The next two options, carbon capture and storage (CCS) and hydrogen fuel, will be introduced briefly here and explored in more detail next week from a technological perspective.

Carbon Capture and Storage (CCS) has the greatest potential on the basis of the volume of CO2 emissions that can be avoided. This technology requires the integration of upstream and downstream operators. I had the privilege of presenting on the Greenhouse Gas (GHG) and Carbon Capture and Utilization panel at this years’ CSEC. Next week I will summarize my presentation by outlining four elements of planning for CCS while maintaining national development priorities of an emerging producer like Guyana. And finally, the latest technological hot topic is using hydrogen to replace natural gas, fuel oil and jet fuel. In part-two of this column, I will explain how these technologies can be used to reduce or eliminate CO2 emissions and their applicability to Guyana.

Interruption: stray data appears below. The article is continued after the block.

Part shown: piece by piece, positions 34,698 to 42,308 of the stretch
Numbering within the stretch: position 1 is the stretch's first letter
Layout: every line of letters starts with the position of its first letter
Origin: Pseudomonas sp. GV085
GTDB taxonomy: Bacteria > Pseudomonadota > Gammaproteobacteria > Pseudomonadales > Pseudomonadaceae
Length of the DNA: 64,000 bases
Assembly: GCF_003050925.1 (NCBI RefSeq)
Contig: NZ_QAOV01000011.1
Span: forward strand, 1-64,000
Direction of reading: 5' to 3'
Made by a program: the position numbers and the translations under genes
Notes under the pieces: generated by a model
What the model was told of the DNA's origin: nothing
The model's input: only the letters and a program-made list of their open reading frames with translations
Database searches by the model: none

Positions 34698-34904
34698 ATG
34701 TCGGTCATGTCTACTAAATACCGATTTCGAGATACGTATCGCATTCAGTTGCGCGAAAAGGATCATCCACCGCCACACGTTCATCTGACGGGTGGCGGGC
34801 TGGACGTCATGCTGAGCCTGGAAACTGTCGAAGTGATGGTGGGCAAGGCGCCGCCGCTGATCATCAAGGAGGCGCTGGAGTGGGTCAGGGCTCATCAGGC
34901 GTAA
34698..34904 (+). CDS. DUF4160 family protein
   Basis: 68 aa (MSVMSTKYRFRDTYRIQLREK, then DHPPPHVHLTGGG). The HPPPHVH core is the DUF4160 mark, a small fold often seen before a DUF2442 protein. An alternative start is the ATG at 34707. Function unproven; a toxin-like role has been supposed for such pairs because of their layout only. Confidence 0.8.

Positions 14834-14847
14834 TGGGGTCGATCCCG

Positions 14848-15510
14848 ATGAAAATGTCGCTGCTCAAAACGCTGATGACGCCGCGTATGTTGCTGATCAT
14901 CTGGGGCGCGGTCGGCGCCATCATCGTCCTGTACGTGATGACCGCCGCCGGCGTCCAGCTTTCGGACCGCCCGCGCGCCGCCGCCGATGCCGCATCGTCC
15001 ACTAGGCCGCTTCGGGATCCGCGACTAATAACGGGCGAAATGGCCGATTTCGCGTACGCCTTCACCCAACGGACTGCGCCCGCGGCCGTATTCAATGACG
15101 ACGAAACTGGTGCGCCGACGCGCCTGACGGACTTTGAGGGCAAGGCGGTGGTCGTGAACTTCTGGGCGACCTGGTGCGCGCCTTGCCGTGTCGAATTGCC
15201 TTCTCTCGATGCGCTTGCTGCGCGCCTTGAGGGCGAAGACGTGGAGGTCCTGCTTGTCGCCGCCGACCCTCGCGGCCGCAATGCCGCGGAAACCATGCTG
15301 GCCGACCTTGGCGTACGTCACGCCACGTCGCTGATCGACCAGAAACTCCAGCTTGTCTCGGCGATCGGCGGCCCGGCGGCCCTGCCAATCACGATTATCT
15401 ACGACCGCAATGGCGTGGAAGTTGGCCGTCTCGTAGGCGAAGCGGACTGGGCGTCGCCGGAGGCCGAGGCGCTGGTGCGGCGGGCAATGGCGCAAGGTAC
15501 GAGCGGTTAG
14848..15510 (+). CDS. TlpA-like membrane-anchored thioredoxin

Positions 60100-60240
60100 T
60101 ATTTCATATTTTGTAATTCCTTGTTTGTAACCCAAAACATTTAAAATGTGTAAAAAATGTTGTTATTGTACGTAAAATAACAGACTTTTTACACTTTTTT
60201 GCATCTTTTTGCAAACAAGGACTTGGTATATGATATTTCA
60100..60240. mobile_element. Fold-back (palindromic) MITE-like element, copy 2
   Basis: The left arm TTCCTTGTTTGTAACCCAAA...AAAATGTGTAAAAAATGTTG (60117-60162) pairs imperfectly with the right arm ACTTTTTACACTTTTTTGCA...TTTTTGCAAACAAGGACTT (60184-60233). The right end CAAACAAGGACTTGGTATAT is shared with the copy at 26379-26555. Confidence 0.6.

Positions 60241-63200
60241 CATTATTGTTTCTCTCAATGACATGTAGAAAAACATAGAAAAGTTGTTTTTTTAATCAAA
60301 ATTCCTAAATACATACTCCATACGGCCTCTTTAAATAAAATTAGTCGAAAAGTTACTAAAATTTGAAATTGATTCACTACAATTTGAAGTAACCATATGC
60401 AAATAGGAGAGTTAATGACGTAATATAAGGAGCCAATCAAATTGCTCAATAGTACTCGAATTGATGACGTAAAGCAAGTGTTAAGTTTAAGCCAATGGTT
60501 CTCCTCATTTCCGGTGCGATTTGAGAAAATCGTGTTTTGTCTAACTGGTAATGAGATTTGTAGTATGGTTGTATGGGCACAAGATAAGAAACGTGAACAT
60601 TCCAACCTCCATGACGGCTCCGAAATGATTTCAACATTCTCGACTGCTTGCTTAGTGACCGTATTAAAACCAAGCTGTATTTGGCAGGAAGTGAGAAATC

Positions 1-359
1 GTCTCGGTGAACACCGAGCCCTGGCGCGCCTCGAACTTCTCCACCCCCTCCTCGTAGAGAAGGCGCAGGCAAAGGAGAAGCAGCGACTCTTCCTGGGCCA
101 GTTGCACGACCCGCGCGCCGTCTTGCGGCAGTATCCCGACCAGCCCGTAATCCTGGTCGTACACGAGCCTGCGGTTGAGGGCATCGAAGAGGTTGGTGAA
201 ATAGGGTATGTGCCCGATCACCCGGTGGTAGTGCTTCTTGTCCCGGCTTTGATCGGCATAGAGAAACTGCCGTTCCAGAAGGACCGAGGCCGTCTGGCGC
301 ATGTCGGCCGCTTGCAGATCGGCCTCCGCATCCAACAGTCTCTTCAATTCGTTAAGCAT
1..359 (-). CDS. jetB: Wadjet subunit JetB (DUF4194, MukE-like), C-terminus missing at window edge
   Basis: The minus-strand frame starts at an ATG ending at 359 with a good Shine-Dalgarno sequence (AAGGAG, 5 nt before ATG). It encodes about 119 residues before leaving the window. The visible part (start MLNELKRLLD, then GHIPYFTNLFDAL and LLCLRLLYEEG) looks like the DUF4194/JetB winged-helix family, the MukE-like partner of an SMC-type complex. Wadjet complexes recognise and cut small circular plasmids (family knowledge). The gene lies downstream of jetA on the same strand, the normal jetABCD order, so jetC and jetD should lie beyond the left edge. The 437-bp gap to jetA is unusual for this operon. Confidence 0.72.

EDITOR’S NOTE: Dr. Lorraine Sobers is a Fulbright Scholar currently lecturing at The University of the West Indies, St. Augustine in the Petroleum Studies Unit. Dr Sobers has a BS in Chemical Engineering and MS in Petroleum Engineering from Texas Tech University. She obtained a PhD in Petroleum Engineering from Imperial College, London in 2012. Dr. Sobers has 20 years’ experience in the energy sector specializing in Carbon Capture and Storage (CCS) and Enhanced Oil Recovery (EOR). She has a keen interest in using her technical expertise for the development of low carbon development policies. Dr. Sobers is the Project Coordinator for CO2 Emission Reduction Mobilization (CERM) Project, a Fellow of the Caribbean Policy Consortium and a member of the Global Americans Global High Level Working Group on Climate Change in the Caribbean.